The High Court has rejected a challenge to the Ministry of Justice policy allowing transgender inmates with convictions for sexual offences against women being imprisoned alongside other women. The claimant, known only as FDJ, claimed that she was sexually assaulted by a transgender women prisoner in HMP Bronzefield in 2017 with a gender recognition certificate.
FDJ said in her witness statement that she did not object to transgender women who were not violent but said that she and other women were scared about transgender prisoners who had committed sexual offences against women being in the same prison as them. Although the judge acknowledged the ‘fear and anxiety’ some female inmates would suffer if a transgender was in the same jail, he rejected the challenge.
In dismissing the claim, Lord Justice Holroyde said: ‘The difficulty which the claimant faces, in my view, is that it is not possible to argue that the defendant should have excluded from women’s prisons all transgender women. To do so would be to ignore, impermissibly, the rights of transgender women to live in their chosen gender; and it is not the course which the claimant herself says the defendant should have taken.’
FDJ argued that the justice secretary should be compelled to exercise schedule 3 of the Equality Act 2010 which permits exemptions against discrimination in relation to trans women in single-sex spaces. However, the High Court said that schedule 3 was discretionary.
The Bent Bars Project, a support group for lesbian, gay, bisexual, transgender, transsexual, gender-variant, intersex, and queer prisoners, intervened. The organisation welcomed the judges’ dismissal of the claimant’s challenge and said that if the claimant’s arguments were successful, it could have had wider implications on the treatment of trans women in the context of prison policy.
They argue that the decision re-affirms the spirit of the Equality Act 2010, which aims to prohibit discrimination, rather than allow it. Bent Bars Collective member Elio said: ‘We see this case as an opportunity to have much needed public conversation about the current conditions and issues that prisoners face, and the pressing need to make greater efforts to prevent and reduce harm both inside and outside prison.’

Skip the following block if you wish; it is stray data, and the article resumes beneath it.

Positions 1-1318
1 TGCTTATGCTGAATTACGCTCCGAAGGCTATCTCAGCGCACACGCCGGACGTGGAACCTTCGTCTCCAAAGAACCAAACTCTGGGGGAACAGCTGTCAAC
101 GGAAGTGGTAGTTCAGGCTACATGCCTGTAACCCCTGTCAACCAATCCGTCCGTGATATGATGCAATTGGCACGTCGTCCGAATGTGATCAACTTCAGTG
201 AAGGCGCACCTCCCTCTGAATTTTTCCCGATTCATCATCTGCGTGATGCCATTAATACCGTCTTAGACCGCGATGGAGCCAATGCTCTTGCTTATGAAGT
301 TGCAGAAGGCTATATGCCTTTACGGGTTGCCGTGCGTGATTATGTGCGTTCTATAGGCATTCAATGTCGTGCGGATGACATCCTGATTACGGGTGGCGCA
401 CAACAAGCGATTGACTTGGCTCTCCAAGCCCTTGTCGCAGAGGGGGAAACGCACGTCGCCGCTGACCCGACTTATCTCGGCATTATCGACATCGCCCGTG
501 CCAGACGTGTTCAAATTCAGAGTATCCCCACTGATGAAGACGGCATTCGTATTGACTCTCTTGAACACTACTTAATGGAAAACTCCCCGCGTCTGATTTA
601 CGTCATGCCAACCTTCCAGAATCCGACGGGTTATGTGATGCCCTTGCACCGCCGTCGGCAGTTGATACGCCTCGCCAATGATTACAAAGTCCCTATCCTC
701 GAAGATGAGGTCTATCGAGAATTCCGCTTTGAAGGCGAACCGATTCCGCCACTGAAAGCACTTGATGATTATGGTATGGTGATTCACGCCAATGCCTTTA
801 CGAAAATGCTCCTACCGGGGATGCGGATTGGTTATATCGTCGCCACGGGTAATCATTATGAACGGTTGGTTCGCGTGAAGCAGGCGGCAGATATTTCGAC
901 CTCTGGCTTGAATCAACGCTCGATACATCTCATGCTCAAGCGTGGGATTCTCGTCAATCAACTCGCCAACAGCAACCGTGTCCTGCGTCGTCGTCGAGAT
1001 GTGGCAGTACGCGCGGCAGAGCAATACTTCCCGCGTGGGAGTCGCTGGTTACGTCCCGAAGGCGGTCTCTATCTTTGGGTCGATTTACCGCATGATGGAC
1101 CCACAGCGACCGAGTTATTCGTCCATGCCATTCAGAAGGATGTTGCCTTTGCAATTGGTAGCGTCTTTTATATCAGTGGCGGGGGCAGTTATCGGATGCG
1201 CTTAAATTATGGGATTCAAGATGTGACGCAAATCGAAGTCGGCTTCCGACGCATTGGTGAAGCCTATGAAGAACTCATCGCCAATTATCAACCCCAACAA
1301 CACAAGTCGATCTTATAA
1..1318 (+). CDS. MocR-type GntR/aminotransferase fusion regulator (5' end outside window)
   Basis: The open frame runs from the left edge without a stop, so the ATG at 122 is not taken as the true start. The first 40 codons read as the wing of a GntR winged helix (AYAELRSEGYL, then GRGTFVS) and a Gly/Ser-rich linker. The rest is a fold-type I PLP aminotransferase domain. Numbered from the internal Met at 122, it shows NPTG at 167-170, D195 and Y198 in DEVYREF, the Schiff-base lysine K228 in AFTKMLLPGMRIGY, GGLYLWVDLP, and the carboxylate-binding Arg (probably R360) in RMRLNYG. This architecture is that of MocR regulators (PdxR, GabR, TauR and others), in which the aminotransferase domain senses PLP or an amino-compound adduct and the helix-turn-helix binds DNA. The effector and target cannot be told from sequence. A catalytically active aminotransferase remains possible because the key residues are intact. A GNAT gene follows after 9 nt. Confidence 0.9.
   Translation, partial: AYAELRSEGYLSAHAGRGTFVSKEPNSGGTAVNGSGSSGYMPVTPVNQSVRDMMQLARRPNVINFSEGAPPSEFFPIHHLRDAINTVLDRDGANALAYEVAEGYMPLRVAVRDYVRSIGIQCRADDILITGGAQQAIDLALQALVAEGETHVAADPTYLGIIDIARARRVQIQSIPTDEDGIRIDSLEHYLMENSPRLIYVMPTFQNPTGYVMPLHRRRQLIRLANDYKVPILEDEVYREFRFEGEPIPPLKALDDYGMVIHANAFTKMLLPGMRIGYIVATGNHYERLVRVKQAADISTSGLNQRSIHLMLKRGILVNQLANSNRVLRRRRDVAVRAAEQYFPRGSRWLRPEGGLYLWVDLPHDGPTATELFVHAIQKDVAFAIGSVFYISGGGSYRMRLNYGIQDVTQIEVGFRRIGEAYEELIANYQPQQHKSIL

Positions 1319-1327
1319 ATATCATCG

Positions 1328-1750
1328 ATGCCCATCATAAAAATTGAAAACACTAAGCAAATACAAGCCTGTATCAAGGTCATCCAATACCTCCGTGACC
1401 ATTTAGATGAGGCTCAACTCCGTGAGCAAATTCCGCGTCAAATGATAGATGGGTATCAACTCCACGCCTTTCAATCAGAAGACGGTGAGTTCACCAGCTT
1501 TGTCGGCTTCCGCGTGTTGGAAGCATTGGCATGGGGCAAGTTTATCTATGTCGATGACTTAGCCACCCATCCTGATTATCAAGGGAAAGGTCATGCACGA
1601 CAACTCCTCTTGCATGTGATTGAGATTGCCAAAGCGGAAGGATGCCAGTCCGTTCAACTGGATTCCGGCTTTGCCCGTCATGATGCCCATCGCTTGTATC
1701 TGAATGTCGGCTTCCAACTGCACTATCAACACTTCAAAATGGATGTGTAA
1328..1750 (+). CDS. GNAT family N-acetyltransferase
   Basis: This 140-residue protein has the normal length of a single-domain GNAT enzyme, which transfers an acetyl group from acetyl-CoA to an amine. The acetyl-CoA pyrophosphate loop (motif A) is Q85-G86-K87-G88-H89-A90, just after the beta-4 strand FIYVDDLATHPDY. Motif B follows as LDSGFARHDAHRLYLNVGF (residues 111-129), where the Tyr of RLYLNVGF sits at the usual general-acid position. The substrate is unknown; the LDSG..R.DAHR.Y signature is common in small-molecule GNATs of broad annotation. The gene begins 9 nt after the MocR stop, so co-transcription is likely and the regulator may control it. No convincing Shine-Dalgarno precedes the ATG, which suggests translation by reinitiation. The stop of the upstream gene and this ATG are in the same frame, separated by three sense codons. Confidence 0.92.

Richard Garside, director for the Centre for the Crime and Justice Studies but tweeting in his own capacity, said that he was ‘disappointed’ that the Court ‘decided against issuing a more robust defence of the rights of female prisoners in relation to male prisoners who identify as women’.
A short thread on today’s judgment on the Downview prison transgender unit.
Short version. Guess what, the High Court agrees that rights are a pie.
— Richard Garside (@RichardJGarside) July 2, 2021
The judge observed that the total number of trans prisoners was ‘small’ and, more generally, the available data ‘lacked clarity, and left many questions unanswered’ (e.g., whether references to prisoners with convictions for sexual offences related only to prisoners currently serving a sentence for that type of offence).
He continued: ‘What can be said, however, is that data collected across the prison estate in March/April 2019 recorded… there were 163 transgender prisoners, of whom 81 had been convicted of one or more sexual offences. 129 of those prisoners were allocated to the male estate, 34 to the female estate. Of the 129 in the male estate, 74 had been convicted of one or more sexual offences.… Between 2016 and 2019, a total of 97 sexual assaults were recorded in women’s prisons. Of these, it seems that seven were committed by transgender prisoners without a GRC. It is not known whether any were committed by transgender women with a GRC.’